A relative latecomer to the Pre-Raphaelite movement, Burne-Jones studied at Oxford where he first discovered the movement which, in 1856, prompted him to seek out Rossetti, by whom his style was influenced; however, the Pre-Raphaelite group had begun to wane four years earlier. Burne-Jones was impacted by classical and Renaissance art during visits to Italy in 1859 and 1862 and, although his primary themes deal with romance, chivalry, courtly love, the pursuit of beauty and battles between good and evil, his painting style has Renaissance features. However, Burne-Jones' painting has a mysterious and distinctly detached quality unique to his work.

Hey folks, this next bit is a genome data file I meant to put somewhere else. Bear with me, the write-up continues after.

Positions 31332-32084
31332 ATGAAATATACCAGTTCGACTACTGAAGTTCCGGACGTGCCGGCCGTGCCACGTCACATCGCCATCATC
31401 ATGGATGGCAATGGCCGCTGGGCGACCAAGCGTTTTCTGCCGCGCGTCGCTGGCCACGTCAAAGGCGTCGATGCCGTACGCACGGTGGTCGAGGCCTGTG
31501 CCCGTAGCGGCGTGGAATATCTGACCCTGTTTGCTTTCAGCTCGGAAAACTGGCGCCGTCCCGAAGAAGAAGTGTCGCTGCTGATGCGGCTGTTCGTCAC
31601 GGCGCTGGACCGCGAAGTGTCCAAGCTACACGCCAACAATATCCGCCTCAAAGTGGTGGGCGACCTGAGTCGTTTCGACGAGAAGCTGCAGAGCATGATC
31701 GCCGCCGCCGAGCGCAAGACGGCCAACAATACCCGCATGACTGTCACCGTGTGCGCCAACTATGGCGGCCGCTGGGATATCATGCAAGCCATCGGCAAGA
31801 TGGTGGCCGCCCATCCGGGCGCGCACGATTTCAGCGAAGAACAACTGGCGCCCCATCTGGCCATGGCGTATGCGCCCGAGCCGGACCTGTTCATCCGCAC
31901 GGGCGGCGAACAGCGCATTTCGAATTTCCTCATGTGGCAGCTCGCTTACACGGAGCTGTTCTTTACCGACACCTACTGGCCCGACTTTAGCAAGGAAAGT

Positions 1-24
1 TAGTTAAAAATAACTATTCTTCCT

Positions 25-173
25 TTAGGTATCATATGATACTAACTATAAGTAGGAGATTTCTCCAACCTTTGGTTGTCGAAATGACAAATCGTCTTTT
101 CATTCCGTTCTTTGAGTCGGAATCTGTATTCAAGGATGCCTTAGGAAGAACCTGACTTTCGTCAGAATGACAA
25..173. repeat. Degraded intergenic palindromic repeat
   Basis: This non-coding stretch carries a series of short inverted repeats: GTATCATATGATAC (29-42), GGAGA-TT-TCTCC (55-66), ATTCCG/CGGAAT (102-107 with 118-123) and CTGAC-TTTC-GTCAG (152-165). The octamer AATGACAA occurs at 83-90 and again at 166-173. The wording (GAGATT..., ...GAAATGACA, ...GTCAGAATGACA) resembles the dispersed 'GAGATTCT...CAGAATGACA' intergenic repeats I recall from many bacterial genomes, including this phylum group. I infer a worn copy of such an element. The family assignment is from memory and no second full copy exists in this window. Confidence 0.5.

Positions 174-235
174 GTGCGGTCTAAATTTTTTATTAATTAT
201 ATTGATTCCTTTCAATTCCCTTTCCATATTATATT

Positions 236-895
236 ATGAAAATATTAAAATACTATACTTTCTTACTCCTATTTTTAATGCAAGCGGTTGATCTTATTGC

As a partner in Morris and Company with his friend William Morris, Burne-Jones designed stained glass, tapestries and tiles which appear as decorative elements in his increasingly stylized paintings of the same period. Beginning in 1865, his work became more reminiscent of the High Renaissance painters, taking on a decidedly formal and decorative style.
Although he often worked on paintings for several years, Burne-Jones was both prolific and, during a forty year career, was sought after for commissions, producing numerous large paintings, stained glass designs and manuscript illustrations respected both in England and in Europe.